Bhagavad-Gita in the Life of Krishna: The Path to Peace

This article is part 5 of 14 in the series Bhagavad-Gita in the Life of Krishna

Krishna gives a wonderful formula for peace in the Gita. He says that when a person overcomes desires, lives without craving, and is rid of ego and a sense of ownership, he attains peace (BG 2.71). But this is precisely what Krishna has done in his own life in order to attain peace.

He lived a life devoid of personal attainments, desires, or cravings. He never sought any material things nor did he chase power, position, or fame. He never fought to gain something. He never craved for kingdom or home or possessions. It happened to come to him. He never went behind any women; they came to him. For example, Krishna was invited to participate in Draupadi’s svayamvara. He attends it but doesn’t participate. He is definitely stronger than Arjuna or Karna but chooses to just observe the event. And when the time comes, he stands up for dharma (MB 1.177-81).

In the Bhagavata Purana, there is a beautiful episode (BP 10.56-57) that revolves around the shyamantakamani, a rare jewel with magical powers (possibly a ruby). The Yadava chieftain Satrajit possessed the shyamantakamani. Krishna went to him and asked for the jewel so that it may benefit the whole of humankind (which is possibly an illustration of his famous declaration in the Gita (BG 7.11) – I am the desire that doesn’t violate dharma).

Satrajit flatly refused. Krishna didn’t make a big deal out of it and returned home. He didn’t try to adopt any strategy to get it. He was capable of the most ingenious of strategies but he never misused his powers.

After that, the jewel went missing and Satrajit’s brother who had been wearing it was found dead. Krishna was accused of theft and murder. He immediately pronounced that he would not enter the city till he found the jewel. Then he conducted a thorough investigation like a detective and finally found that Jambavan had it. He recovered the jewel and handed it back to Satrajit. He was least bothered by its value – he just returned it to its rightful owner.

Much later, Akrura got hold of the shyamantakamani. But most people, including Balarama, had a feeling that Krishna had it. To set the record straight, Krishna went to Akrura and asked him to show it to the world.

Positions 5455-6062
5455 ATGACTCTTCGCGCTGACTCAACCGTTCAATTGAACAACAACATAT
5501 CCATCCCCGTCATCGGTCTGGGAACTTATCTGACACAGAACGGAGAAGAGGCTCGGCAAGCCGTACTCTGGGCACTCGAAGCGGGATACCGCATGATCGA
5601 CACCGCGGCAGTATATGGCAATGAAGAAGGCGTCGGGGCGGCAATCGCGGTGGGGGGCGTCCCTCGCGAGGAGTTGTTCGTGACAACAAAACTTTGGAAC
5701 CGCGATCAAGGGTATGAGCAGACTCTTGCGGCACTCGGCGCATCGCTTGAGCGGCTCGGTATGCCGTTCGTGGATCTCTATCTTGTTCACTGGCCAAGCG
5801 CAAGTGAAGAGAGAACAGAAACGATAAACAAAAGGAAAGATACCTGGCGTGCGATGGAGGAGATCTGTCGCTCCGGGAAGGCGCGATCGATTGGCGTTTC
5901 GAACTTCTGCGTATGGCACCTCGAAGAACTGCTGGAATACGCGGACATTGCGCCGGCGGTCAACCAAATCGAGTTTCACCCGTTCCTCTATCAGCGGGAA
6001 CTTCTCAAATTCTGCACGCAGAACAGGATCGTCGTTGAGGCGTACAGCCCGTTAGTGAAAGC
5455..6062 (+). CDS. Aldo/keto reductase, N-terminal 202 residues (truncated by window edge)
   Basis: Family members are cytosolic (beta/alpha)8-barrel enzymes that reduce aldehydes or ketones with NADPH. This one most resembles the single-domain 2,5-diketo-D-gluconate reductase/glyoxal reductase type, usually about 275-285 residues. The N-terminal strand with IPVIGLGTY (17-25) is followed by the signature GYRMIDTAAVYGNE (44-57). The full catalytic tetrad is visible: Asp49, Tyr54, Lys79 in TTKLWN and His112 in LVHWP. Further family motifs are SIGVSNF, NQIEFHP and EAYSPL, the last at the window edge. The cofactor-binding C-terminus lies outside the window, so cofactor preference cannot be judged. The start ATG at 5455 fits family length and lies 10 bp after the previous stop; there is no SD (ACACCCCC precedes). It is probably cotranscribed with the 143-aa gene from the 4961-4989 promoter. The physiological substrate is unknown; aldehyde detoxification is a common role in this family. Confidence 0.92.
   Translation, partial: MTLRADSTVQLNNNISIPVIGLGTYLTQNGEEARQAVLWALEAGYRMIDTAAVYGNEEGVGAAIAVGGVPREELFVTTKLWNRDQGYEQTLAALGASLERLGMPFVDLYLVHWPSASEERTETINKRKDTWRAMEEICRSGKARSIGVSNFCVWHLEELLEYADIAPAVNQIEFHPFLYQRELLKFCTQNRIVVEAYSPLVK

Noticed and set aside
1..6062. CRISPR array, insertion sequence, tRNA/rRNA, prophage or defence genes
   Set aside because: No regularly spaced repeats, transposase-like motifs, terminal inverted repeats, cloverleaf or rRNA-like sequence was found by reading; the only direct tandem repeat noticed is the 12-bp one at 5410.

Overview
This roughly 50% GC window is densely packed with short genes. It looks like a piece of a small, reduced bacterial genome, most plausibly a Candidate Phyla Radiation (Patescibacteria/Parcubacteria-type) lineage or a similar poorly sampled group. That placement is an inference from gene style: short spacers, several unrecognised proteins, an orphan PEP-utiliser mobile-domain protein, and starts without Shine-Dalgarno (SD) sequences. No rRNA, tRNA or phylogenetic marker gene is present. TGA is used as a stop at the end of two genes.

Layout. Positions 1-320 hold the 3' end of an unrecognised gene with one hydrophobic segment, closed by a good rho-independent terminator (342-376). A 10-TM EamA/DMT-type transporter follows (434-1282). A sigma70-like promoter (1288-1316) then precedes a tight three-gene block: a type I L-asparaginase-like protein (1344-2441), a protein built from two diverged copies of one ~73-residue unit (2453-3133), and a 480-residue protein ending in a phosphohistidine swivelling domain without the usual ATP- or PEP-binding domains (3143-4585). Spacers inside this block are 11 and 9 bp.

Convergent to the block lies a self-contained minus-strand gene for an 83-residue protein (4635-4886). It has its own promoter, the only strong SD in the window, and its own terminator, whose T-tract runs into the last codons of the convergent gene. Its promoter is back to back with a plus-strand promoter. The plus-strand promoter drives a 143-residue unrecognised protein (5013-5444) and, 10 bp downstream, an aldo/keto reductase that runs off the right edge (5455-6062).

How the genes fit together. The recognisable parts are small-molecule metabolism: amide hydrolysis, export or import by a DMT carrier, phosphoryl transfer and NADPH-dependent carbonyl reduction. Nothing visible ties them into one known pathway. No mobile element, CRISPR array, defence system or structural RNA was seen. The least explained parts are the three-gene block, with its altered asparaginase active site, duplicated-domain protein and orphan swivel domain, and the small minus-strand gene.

In so many instances we find that Krishna is the kind of person who just wants the work to be done. He doesn’t care if it was he who did it or someone else. He is truly one who has renounced the pleasant and the unpleasant (as he says in BG 12.17). He lives his life by the very description he gives in the Gita of a devotee – his peace is not shaken by anyone and he is at peace with everyone (BG 12.15).

In the Mahabharata, even before the peace talks begin, Krishna calls for a scheme where both the Pandavas and Kauravas can live in harmony. He says that both of them should live with dharma and goodness. (MB 5.1). Even though the Kauravas are in the wrong, Krishna starts the peace process (MB 5.2). Krishna says that after all Pandavas and Kauravas are related; why should there be bloodshed on either side. He asks Drupada to preside over the meeting (MB 5.5).

During the peace mission, Krishna stays in Vidura’s house and they have a long chat till late in the night. During the course of their discussion Krishna tells Vidura that he truly wants peace. He says, “If one has the power to do something good, he should use that power. I will try my best to ensure peace. That way, I will get the satisfaction of having done a good deed and the Kauravas will be spared” (MB 5.90-91).

To be continued...

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Dr. Ganesh is a 'shatavadhani' and one of India’s foremost Sanskrit poets and scholars. He writes and lectures extensively on various subjects pertaining to India and Indian cultural heritage. He is a master of the ancient art of avadhana and is credited with reviving the art in Kannada. He is a recipient of the Badarayana-Vyasa Puraskar from the President of India for his contribution to the Sanskrit language.

About:

Hari is a writer, translator, violinist, and designer with a deep interest in Vedanta, Carnatic music, education pedagogy design, and literature. He has worked on books like The New Bhagavad-Gita, Your Dharma and Mine, Srishti, and Foggy Fool's Farrago.